Workers Memorial Day 2014
Branch banner at Omagh trades council ceremony for Workers' Memorial Day, Grange Park, Omagh, on Monday 28 April. NUJ members with members of NIPSA, SIPTU and UNISON. - © Derry North West Ireland NUJ branch
23 April 2014
The purpose behind Workers' Memorial Day has always been to "remember the dead: fight for the living" and unions are asked to focus on both areas, by considering events or memorials to remember all those killed through work but at the same time ensuring that such tragedies are not repeated.
That can best be done by building trade union organisation, and campaigning for stricter enforcement with higher penalties for breaches of health and safety laws.
Workers Memorial Day is commemorated throughout the world and is officially recognised by the UK Government.
Monday 28 April is Workers’ Memorial Day – and the NUJ’s health and safety committee is asking all chapels to call a minute’s silence to commemorate journalists and media workers who have been killed in the course of their work.
According to the International Federation of Journalists (IFJ):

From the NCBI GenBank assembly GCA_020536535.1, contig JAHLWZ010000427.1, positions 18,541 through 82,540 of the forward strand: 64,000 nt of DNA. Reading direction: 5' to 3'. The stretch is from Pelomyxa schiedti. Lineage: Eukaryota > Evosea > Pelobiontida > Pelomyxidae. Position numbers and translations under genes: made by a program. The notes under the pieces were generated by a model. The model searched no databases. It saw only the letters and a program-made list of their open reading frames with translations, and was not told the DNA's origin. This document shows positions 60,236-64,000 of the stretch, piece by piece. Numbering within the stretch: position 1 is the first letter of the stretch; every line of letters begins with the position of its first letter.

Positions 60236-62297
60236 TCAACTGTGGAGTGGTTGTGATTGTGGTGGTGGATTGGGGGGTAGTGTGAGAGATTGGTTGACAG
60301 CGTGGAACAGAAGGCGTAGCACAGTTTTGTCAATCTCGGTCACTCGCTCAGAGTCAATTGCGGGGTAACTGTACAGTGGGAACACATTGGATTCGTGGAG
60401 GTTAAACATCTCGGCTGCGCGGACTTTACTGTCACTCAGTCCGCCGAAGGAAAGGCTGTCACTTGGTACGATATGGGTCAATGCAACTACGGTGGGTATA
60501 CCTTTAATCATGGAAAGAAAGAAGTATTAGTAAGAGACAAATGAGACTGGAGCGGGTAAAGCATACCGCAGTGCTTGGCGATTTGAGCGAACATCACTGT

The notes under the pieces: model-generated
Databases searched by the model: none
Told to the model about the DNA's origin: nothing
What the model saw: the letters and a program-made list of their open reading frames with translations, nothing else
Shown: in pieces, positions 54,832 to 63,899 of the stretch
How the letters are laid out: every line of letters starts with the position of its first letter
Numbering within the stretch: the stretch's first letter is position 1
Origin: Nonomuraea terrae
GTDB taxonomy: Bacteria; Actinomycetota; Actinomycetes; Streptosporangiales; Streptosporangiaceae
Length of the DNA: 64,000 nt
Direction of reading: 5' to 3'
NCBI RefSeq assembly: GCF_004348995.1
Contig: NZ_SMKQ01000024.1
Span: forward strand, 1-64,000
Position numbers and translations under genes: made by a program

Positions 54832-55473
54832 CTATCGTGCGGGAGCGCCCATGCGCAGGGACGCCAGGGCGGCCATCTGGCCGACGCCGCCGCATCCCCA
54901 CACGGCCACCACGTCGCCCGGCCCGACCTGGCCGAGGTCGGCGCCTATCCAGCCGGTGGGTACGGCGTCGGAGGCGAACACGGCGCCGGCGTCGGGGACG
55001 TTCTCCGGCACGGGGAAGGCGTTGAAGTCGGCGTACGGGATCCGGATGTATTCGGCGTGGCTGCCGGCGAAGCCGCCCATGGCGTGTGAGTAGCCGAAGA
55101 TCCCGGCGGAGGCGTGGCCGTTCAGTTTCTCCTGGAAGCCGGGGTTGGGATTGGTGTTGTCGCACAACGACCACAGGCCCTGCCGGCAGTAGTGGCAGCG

"Over the past 20 years more than 2,000 journalists and media staff have been killed in the line of duty. They died because someone did not like what they wrote or said, because someone did not like journalists or simply because they were in the wrong place in the wrong time.
"Every job has its risks, and journalists, whose job is to bring into the open what someone wants hidden, are at greater risk than most. But the risks today are unacceptably high. In some parts of the world harassment, threats and worse have become an unavoidable part of the job. When reporting on war or civil conflict the risks escalate and journalists lose their lives."
In just 10 weeks between January and mid-March 2014 around the world 16 journalists lost their lives.
The dangers of journalism do not only appear in conflict zones and during civil unrest.
In the UK, the government’s relentless attacks on legal protection are making working life more dangerous and more unhealthy in offices and on everyday assignments.
Job cuts, excessive workloads and longer working hours throughout the media cause stress, strain and sleep disorders as well as increasing the risk of accidents.
Observe a minute’s silence on Workers’ Memorial Day at noon, or at a suitable time, perhaps at the start of a morning production or editorial conference or, for broadcasters, after 11am news bulletins – and use the occasion to remind managers of their obligations.
Please remember the importance of safety at work and commemorate lost colleagues.
Find out what events are happening near you - details on the TUC website.
Go to the health and safety section of the NUJ website.